And the “old-timers” in the mainframe team are laughing their butts off as they watch us run in circles, inventing new words to describe techniques they learned at the beginning of their career; making mistakes they solved decades ago; and (worst of all) dismissing everything they know as utterly irrelevant.

Think I’m exaggerating? SAN and NAS look suspiciously like DASD, just on faster hardware. Services like Azure and AWS, for all their glitz and automation, aren't as far from rented time on a mainframe as we'd like to imagine. And when my company replaces my laptop with a fancy "appliance" that connects to Citrix VDI session, it reminds me of nothing as much as the VAX terminals I supported back in the day.

My point isn't that I’m a techno-Ecclesiastes shouting "there is nothing new under the sun!" Or some I.T. hipster who was into the cloud before it was cool. My point is that it behooves us to remember that everything we do, and every technology we use, had its origins in something much older than 20 minutes ago.

If we take the time to understand that foundational technology we have the chance to avoid past mis-steps, leverage undocumented efficiencies built into the core of the tools, and build on ideas elegant enough to have withstood the test of time.


Got your own "vintage" story, or long-ago-learned tidbit that is still true today? Share it in the comments!

Anonymous
  • Ah yes, the what was old is new again but with the names changes to provide for new marketing to the unsuspecting.

    Don't knock the old hardware.  I still have an old IBM Thinkpad (200Mhz Pentium) running windows 95.  Why do you ask ?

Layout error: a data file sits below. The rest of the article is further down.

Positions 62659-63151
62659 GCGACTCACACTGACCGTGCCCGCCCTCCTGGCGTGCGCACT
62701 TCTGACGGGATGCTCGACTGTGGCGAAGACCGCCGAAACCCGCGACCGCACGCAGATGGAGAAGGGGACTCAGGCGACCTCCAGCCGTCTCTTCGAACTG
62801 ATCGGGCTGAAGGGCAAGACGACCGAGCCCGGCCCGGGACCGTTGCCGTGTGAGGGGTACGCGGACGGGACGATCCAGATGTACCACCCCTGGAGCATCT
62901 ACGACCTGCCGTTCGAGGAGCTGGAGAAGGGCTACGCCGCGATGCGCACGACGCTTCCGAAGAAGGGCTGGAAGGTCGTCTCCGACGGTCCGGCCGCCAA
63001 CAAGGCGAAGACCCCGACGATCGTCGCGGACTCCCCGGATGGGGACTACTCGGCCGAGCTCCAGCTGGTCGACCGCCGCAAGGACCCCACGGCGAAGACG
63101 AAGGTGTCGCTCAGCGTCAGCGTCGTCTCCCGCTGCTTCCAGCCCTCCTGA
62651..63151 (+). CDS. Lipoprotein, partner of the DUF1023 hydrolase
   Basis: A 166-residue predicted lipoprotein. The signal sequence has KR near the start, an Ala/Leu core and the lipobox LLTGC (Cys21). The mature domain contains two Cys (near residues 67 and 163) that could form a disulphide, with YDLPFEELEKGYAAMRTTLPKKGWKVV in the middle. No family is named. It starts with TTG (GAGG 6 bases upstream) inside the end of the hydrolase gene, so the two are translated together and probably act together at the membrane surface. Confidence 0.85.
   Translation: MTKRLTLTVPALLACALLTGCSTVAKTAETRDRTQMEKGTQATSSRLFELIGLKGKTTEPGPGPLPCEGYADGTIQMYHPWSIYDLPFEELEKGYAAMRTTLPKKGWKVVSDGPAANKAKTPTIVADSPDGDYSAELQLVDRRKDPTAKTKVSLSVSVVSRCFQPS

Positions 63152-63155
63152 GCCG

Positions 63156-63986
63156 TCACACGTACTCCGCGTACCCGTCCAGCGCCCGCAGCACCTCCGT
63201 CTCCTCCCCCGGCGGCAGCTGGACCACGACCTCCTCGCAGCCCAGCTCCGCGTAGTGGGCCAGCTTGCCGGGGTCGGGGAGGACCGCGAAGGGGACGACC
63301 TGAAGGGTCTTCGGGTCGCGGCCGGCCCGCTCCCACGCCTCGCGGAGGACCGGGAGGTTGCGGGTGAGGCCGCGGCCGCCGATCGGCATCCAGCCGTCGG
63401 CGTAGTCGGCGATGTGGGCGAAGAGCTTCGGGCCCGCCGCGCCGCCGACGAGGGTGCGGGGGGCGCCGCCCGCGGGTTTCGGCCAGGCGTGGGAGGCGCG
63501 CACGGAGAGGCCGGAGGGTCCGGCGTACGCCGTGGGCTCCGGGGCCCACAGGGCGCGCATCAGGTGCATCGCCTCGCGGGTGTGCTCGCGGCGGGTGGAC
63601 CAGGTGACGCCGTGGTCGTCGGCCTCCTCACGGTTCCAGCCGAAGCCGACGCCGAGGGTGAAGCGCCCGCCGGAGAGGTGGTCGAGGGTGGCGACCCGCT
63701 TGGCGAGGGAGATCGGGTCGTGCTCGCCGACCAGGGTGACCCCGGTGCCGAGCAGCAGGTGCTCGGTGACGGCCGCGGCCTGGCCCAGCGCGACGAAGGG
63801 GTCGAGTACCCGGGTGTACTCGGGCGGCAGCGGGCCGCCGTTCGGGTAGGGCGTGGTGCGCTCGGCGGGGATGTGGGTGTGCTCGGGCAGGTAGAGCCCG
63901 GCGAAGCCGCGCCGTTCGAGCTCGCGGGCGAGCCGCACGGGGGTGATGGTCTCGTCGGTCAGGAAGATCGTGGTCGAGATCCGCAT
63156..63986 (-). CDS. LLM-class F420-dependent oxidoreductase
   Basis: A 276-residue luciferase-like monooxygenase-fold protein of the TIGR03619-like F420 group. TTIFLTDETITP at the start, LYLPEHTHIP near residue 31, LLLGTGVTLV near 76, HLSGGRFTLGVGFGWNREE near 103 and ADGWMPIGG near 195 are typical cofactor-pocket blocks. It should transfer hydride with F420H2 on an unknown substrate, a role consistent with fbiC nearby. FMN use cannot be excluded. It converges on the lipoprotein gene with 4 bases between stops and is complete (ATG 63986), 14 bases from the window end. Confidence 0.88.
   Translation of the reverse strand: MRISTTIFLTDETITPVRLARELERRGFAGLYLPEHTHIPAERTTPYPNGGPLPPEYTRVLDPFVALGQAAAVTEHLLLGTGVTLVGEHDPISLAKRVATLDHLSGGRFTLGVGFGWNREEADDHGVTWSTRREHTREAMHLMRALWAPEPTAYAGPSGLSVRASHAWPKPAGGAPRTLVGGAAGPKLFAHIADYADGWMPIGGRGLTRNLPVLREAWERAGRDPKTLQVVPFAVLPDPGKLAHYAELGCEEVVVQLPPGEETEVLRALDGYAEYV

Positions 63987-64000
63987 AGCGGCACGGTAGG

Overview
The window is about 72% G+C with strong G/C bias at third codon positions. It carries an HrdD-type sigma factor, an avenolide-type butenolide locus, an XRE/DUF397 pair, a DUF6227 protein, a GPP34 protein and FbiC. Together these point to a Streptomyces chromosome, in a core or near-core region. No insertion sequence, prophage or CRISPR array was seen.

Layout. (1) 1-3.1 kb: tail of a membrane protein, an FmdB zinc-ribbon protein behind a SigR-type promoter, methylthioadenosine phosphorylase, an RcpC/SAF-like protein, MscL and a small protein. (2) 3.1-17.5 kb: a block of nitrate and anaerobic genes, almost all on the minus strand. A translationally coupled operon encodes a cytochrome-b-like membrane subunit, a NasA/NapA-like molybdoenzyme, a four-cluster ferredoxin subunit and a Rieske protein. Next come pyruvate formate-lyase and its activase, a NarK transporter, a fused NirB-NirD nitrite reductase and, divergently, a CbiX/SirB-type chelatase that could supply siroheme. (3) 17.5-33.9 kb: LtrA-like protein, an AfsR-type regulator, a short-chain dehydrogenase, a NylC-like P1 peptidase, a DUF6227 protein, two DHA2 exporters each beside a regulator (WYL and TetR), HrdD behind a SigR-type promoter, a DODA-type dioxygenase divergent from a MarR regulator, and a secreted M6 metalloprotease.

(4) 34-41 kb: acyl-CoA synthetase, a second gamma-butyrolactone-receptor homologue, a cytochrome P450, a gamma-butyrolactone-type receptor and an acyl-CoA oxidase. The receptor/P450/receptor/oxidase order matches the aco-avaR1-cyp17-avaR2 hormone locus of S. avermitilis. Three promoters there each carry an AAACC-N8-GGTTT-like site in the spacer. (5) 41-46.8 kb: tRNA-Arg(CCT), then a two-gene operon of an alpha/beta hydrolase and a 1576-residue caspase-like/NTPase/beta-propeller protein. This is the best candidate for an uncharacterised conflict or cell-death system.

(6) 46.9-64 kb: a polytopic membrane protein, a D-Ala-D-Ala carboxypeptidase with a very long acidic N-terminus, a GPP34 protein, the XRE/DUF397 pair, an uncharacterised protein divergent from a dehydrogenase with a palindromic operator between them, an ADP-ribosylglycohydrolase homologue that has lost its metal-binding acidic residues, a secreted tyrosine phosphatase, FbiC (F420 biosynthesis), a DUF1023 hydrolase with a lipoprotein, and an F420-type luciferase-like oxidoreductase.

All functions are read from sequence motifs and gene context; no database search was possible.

Some commercial type radio programming software requires access to a true DOS environment and the radio interface requires the timing you get from a true serial port (RS-232) which you don't get from todays usb-serial port converters.  (Motorola is a good example, good older radios but programming environment is specfic). 

    I also have a somewhat newer compaq (mid 2000's) laptop running win 2000 for a number of Kenwood commercial radios.  Also for the newer software requirements and again a real RS-232 port.

    So Win95 is not y2k compliant, nothing I do with it is date dependent.  It remains air gapped, it is slow and it still works.  Did I say it was slow ?
    Win 2000 also remains air gapped.  I transfer any new software via cd-rom or SD card from a current machine.

    Todays technology is great, but sometimes you need to support older hardware because it provides things todays hardware doesn't have anymore.

    In many ways IBM did it all back in the 70's, 80's, 90's, 2000's as Leon mentioned above. 

    Most everything today is the same concept just renamed for marketing with a bunch of new hype to make it seem all new....again. 

    DASD farms = SAN, NAS,etc.

    VM = they did VM back in the 90's maybe even earlier than that.

    Rented computing time, that goes back to the original mainframes.

    Hosted services...see above item

    and the list goes on...

  • Wanted one of these so bad I could taste it, but couldn't afford it.  Spent hours standing at a counter at the local geek store in the 80's renting time on one though.  It was like $2/hour or something, and I couldn't get enough.

  • Ah, the old draggable Compaq.  I later had a dedicated Sniffer on a Dolch.  That was a pretty serious machine, and I saved the company a ton of money troubleshooting all kinds of problems on our midrange, token-ring and early ethernet networks.

  • Plug and Pray emoticons_grin.png I remember those days. And also trying to find jumpers to use. Pesky little things always disappeared. Especially in schools. Which reminds me ot the students stealing the mouse balls.

  • I use these same colours still for my telnet application emoticons_grin.png

    Nothing like good old monochrome.